Government agencies like Indian Renewable Energy Development Agency (IREDA) has been financing these  projects and have disbursed $1.41 billion from 1987 to 2009 and has been instrumental in installing 4.38 GW of renewable energy. IREDA is currently implementing a loan scheme where it will provide loans to RE project developers against securitised future cash flows of RE projects. To fund solar projects under the NSM, MNRE has considered issuing green bonds, similar to infrastructure bonds and IREDA can be the issuing agency for this. IREDA has also been actively raising awareness among commercial banks in the country.

According to the table above, the solar sector in India has received financing of $100 million, of which $50 million was invested in companies engaged in production of solar power system components and R&D.

Issues with solar power

The particular issues to solar projects that make financial institutions (FIs) sceptical are:
Power purchase agreements (PPAs) - The JNNSM has provision for a "trader PPA" with NTPC Vidyut Vyapar Nigam (NVVN) - a wholly-owned subsidiary of NTPC, which ultimately passes on the default risk by state discoms to the developer. Although provision has been made, looking at the past history of many discoms, FIs find it difficult to believe the sanctity of PPAs.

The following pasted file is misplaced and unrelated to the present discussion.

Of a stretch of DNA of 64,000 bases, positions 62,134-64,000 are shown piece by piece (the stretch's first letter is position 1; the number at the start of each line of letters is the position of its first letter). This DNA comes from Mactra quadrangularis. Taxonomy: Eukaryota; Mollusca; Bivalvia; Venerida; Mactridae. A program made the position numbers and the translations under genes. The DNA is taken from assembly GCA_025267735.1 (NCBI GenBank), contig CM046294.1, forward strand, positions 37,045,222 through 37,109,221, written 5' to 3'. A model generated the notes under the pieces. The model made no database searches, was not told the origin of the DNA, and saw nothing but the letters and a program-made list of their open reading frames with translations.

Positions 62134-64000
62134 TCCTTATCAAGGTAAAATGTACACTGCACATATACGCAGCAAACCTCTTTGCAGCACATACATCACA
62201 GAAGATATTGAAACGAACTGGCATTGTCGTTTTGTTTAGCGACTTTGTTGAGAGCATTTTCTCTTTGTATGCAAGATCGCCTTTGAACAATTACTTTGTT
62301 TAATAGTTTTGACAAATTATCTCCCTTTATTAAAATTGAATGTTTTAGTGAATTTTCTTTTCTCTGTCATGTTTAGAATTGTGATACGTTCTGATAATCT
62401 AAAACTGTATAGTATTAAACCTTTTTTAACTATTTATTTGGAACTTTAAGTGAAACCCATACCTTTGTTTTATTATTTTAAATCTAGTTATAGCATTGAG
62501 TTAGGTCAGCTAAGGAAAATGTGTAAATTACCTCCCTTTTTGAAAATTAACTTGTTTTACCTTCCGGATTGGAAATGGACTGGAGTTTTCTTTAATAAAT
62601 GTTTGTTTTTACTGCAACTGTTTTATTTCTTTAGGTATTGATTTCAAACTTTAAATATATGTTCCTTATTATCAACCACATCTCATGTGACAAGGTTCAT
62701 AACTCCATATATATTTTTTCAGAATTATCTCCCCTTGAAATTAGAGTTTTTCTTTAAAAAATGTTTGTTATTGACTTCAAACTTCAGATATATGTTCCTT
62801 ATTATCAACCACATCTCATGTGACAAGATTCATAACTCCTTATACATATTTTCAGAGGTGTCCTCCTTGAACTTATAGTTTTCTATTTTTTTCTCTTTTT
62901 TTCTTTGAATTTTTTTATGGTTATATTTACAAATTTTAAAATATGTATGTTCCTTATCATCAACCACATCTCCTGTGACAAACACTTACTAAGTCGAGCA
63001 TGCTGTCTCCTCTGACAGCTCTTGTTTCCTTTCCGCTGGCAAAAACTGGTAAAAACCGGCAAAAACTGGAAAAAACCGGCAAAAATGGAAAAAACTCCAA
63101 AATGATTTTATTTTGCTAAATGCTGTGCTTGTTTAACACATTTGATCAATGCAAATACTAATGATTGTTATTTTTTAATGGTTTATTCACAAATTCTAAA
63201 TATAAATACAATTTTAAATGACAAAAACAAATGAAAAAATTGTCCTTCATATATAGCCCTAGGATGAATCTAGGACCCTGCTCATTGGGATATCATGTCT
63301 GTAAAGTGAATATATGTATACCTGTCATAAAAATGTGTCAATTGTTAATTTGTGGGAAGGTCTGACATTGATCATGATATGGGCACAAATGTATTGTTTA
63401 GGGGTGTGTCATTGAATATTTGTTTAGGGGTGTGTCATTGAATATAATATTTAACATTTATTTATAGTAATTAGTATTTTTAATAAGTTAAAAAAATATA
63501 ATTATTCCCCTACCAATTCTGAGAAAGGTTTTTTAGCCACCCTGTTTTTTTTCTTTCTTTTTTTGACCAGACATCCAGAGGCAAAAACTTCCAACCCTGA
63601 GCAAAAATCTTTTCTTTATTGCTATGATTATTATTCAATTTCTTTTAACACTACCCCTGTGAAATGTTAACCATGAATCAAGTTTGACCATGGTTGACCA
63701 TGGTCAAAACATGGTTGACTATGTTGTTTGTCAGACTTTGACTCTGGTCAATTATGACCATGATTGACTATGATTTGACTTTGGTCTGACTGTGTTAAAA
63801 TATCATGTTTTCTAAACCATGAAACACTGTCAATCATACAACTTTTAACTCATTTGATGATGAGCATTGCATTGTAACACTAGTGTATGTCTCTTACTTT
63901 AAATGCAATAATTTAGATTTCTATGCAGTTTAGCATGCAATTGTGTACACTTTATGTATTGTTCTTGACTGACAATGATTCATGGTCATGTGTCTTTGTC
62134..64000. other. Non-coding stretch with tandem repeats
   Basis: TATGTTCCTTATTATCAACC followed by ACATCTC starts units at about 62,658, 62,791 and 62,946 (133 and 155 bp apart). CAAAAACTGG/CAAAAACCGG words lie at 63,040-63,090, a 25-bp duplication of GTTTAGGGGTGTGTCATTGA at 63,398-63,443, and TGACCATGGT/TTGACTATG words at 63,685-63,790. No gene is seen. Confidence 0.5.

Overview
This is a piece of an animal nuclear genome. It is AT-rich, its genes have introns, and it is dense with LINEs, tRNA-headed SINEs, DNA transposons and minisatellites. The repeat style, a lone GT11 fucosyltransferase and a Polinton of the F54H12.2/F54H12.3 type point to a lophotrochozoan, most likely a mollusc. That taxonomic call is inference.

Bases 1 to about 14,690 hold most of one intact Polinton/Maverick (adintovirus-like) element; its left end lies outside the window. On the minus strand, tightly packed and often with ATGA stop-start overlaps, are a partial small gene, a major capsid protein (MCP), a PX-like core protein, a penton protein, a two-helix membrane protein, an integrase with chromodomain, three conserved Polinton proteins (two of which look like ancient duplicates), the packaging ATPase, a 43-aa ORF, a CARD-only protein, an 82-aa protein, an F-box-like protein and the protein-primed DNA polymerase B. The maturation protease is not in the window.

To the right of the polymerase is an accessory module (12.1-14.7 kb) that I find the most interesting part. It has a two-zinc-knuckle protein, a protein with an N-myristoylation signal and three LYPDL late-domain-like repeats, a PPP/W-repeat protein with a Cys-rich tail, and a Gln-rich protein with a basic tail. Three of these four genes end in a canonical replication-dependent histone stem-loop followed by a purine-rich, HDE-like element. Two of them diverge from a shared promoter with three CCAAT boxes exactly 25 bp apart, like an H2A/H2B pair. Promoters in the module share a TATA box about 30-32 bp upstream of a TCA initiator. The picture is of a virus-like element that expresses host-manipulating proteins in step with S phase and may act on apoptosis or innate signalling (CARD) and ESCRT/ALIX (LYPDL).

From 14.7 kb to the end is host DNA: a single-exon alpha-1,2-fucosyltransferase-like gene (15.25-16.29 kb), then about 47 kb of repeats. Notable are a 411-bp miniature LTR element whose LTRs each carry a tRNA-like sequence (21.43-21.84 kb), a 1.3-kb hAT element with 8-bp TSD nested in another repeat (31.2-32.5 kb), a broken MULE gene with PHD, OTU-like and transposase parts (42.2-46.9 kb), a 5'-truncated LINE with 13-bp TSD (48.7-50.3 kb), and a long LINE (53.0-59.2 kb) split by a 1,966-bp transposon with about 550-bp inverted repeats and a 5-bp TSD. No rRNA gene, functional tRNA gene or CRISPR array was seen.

Solar radiation data- Project output depends on the radiation. High quality solar radiation data is the most important parameter for output projections and requires several months for measurement of radiation. As of now, on-ground radiation data is imprecise and the only option for projecting the generation is simulation models, where accuracy is yet to be established.

Solar technology - Crystalline cells and modules are proven for years together and are comparatively less risky as they are guaranteed for the project life. However, most projects, proposed for development under the NSM are thin-film PV. Although thin-film provides lower up-front costs, they are yet to be proven in the Indian context.

Power evacuation - Areas identified for large solar projects are remote and isolated from the grid. The grid, if at all available, does not have the capacity to transmit proposed quantum of electricity. It will require placing new transmission lines which are often contentious, because of the enormous investment and the potential of damage to the environment.

Funding for NSM

To meet the target of the 20 GW of solar capacity by 2022, it is imperative to assess the fund requirements for supporting such an initiative and also scout for funds from various sources.